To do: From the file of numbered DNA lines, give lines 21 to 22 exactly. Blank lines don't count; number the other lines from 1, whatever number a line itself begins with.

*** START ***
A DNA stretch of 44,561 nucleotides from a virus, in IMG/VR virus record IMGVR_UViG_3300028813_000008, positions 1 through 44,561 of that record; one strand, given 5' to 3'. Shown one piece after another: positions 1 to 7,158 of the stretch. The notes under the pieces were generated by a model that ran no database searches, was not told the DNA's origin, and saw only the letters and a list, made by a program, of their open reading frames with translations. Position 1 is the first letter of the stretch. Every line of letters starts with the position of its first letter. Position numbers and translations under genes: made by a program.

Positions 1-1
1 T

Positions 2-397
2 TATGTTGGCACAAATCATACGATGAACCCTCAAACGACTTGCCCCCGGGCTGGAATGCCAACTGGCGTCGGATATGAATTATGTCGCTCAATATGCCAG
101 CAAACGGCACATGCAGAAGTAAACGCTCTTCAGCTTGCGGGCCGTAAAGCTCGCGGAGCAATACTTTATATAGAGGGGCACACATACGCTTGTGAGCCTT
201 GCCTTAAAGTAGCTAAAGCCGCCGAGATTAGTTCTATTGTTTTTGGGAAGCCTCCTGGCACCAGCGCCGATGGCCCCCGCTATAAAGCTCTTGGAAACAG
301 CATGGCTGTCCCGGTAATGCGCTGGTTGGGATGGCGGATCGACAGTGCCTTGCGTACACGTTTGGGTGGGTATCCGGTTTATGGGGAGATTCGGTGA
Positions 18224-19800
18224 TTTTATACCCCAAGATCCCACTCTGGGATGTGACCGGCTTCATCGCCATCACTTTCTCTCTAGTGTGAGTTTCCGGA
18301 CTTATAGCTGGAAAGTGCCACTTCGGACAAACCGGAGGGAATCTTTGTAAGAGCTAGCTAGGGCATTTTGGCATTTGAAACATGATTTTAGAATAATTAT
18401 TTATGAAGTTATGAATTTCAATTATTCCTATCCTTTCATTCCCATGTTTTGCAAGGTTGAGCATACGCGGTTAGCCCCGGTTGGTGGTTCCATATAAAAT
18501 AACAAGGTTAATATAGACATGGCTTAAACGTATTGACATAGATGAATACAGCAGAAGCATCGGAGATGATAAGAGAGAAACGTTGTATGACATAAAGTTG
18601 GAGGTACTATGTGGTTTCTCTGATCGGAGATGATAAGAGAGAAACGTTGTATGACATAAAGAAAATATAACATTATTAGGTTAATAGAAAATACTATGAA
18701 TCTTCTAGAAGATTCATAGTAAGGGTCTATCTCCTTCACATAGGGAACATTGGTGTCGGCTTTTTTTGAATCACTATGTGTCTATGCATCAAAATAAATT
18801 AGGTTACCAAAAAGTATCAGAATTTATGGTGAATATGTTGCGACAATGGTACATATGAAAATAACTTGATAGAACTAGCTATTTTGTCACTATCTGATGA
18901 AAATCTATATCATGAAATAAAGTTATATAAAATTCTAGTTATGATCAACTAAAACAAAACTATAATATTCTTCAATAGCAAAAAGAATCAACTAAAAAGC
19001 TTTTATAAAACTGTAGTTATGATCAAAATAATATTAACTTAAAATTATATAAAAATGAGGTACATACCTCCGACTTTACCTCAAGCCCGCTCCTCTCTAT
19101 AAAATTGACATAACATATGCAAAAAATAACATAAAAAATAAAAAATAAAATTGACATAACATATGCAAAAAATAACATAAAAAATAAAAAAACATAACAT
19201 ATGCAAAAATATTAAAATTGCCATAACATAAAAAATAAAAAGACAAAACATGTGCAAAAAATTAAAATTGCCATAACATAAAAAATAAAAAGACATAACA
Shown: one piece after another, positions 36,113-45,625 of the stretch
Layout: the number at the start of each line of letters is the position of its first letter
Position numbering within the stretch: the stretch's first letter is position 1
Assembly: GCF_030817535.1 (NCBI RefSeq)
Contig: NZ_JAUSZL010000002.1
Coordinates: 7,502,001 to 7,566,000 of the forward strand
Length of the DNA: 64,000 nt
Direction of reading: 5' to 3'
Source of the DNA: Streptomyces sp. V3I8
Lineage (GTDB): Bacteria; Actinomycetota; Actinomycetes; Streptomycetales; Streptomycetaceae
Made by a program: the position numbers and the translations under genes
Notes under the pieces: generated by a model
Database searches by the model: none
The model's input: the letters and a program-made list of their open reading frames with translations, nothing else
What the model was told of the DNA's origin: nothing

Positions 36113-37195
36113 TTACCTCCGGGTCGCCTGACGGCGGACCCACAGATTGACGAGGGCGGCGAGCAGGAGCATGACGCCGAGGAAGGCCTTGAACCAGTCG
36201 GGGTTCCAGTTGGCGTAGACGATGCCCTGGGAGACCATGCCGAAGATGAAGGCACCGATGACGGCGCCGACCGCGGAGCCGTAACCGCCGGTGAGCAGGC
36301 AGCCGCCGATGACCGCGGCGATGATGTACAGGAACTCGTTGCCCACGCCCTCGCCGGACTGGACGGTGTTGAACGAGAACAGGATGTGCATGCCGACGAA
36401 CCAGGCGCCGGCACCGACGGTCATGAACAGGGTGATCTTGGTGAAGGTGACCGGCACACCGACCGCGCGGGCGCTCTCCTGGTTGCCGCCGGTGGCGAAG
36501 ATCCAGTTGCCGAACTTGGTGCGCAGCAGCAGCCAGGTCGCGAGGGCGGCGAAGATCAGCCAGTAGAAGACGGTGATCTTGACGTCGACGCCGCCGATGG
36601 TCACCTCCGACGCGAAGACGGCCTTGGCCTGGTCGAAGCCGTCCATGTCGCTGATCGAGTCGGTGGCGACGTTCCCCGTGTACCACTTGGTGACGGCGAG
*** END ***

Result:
Shown: one piece after another, positions 36,113-45,625 of the stretch
Layout: the number at the start of each line of letters is the position of its first letter